Monday, February 26, 2024

Symphony at the Chan

Pianist Eric Lu made his concerto debut with the Vancouver Symphony Orchestra and conductor Earl Lee this past Saturday. Lu, a laureate of the 2015 International Chopin Competition (at age18) and gold medalist of the 2018 Leeds International Piano Competition (at age 20), had already made a highly successful recital debut in Vancouver under the auspices of The Vancouver Chopin Society. So it was with eager anticipation that I attended the weekend’s concerto featuring Robert Schumann’s Piano Concerto in A minor. The venue was not the orchestra’s home in the Orpheum Theatre, but (thankfully) the Chan Centre for the Performing Arts.


From the pensive opening chords of the 1st movement, and throughout the performance, I constantly thought how Lu’s playing harkens us back to pianists of the past – figures like Lipatti, Cortot, and Edwin Fischer – not that his playing resembles any of them stylistically, but in the individuality of his style and musicality of his playing as well as the sense that he was putting musical concerns far above the work’s formidable technical challenges. 


In the same aforementioned opening chords, he struck a perfect balance between the vertical and the horizontal, making each chord floats, but at the same time propelling the music forward. In the orchestral exposition, he managed to subsume the piano figuration within the orchestral texture. His tone was always beautiful, never forced, even in the more bravura passages. In the A-flat Major Andante espressivo section, when the piano plays with as well as “accompanies” the clarinet, Lu played this theme with melting tenderness that was palpably moving. In Schumann’s written-out cadenza, Lu played with a combination of musicality and bravura. 


The gracefully and intimately played Intermezzo served as the perfect bridge between the 1st and 3rd movements. In final movement, Lu really threw caution to the wind, and the result was a performance that was overwhelmingly joyful, even exultant. For such a young man to play with such depth of feeling as well as maturity that is far beyond his years, is truly a remarkable feat.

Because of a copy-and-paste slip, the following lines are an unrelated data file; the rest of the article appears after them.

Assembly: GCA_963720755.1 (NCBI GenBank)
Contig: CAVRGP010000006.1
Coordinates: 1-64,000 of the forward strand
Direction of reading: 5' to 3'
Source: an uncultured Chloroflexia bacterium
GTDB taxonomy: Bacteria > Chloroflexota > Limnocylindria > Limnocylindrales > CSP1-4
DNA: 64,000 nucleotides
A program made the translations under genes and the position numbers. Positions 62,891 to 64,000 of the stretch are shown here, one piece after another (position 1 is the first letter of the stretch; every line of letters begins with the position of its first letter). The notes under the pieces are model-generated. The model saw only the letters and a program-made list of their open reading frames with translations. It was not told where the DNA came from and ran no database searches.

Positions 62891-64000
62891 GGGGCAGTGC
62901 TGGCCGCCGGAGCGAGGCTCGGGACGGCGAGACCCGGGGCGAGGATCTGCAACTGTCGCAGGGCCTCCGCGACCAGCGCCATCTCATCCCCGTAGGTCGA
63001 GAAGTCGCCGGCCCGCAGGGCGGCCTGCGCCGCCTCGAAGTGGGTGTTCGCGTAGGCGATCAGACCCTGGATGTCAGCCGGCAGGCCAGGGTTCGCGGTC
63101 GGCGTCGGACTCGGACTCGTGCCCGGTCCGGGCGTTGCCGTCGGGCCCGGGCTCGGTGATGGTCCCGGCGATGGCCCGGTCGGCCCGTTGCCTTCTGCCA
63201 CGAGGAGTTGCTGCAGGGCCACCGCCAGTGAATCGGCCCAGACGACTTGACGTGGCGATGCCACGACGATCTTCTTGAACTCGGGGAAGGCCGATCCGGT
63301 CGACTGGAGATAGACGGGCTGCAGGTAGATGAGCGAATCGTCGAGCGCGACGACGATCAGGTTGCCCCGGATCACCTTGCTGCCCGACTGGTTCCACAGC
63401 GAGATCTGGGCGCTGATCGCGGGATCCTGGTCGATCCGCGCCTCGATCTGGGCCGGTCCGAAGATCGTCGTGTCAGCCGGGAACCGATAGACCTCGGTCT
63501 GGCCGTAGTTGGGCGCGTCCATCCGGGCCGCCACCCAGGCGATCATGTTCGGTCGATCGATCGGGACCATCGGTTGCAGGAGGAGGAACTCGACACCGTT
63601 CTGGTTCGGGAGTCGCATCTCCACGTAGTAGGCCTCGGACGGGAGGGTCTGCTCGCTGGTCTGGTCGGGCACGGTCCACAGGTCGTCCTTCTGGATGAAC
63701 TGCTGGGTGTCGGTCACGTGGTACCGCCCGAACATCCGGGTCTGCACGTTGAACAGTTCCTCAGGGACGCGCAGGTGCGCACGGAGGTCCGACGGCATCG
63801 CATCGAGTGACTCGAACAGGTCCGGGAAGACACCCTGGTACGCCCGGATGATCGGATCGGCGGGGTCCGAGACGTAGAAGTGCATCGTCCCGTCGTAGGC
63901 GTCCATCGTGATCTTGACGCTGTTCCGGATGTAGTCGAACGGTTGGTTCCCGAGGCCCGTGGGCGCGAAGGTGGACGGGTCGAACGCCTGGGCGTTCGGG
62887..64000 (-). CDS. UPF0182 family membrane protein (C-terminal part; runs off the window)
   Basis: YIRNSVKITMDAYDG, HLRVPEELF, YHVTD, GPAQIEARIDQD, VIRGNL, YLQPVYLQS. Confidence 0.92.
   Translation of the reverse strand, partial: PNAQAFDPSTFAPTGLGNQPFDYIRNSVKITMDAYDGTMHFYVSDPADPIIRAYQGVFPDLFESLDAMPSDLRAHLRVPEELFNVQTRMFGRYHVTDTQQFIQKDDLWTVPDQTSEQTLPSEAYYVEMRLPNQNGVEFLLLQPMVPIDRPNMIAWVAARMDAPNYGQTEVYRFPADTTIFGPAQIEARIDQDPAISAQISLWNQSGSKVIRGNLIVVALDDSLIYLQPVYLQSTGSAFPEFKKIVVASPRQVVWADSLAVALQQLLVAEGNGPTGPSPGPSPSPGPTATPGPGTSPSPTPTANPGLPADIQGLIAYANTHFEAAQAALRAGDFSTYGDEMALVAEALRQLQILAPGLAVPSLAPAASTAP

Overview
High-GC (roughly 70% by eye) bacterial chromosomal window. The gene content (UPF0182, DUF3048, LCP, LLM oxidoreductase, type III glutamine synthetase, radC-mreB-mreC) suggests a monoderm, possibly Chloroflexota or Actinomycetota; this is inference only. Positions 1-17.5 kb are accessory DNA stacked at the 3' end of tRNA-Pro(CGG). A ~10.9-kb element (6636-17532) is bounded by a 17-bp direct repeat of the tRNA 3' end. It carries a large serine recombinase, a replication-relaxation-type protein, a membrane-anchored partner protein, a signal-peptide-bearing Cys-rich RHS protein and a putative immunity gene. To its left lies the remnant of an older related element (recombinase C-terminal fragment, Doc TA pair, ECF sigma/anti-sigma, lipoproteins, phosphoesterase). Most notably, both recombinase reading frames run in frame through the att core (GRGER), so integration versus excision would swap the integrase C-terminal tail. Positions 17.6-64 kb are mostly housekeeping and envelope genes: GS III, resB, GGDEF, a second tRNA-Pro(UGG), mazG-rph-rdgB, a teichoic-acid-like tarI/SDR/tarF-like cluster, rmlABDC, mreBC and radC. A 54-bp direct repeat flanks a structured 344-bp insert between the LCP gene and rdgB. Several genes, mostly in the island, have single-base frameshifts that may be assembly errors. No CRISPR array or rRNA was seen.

Under Earl Lee, the orchestra sounded fabulous, with a warmth of sound that one does not always hear in the Orpheum. This is a notoriously difficult concerto to conduct, and the young conductor was at one with Lu from beginning to end.


After intermission, Earl Lee led the orchestra in Beethoven’s Symphony No. 6 in F Major, the composer’s paean to the glories of nature. It was a performance that was impeccably paced and played, with a cohesiveness and a uniformity in structure rather than a series of charming episodes.


I appreciated how Lee brought out the colours of the woodwinds throughout the work, not only in the solos but within the orchestral texture, somewhat like a meticulously tinged watercolour. I thought that Julia Lockhart’s bassoon playing was especially outstanding on Saturday evening. In the second movement, Lee managed to maintain the flow (pun intended) of the Szene am Bach, without getting bogged down by every detail of the melody; the oft-repeated main theme was also given an infinite variety of colours, and a feeling of renewal every time it returns. 


Lee took the Lustiges Zusammensein der Landleute at a perfectly energetic pace, and the liveliness of this country dance – with the horn player who kept coming in at the “wrong” place – was very much kept alive from start to finish. The transition from the third movement to the fourth and then the final movement was expertly handled indeed. 


In the Hirtengesang, there was a palpable sense of thanksgiving, of wonder, as well as a feeling of benediction. After the performance, Lee was all-too-ready to acknowledge the members of the orchestra for their outstanding contribution in the performance.


We have Earl Lee and Eric Lu to thank for this evening of beauty. 


Let’s hope these wonderful artists return to Vancouver soon and share their artistry with our audience.







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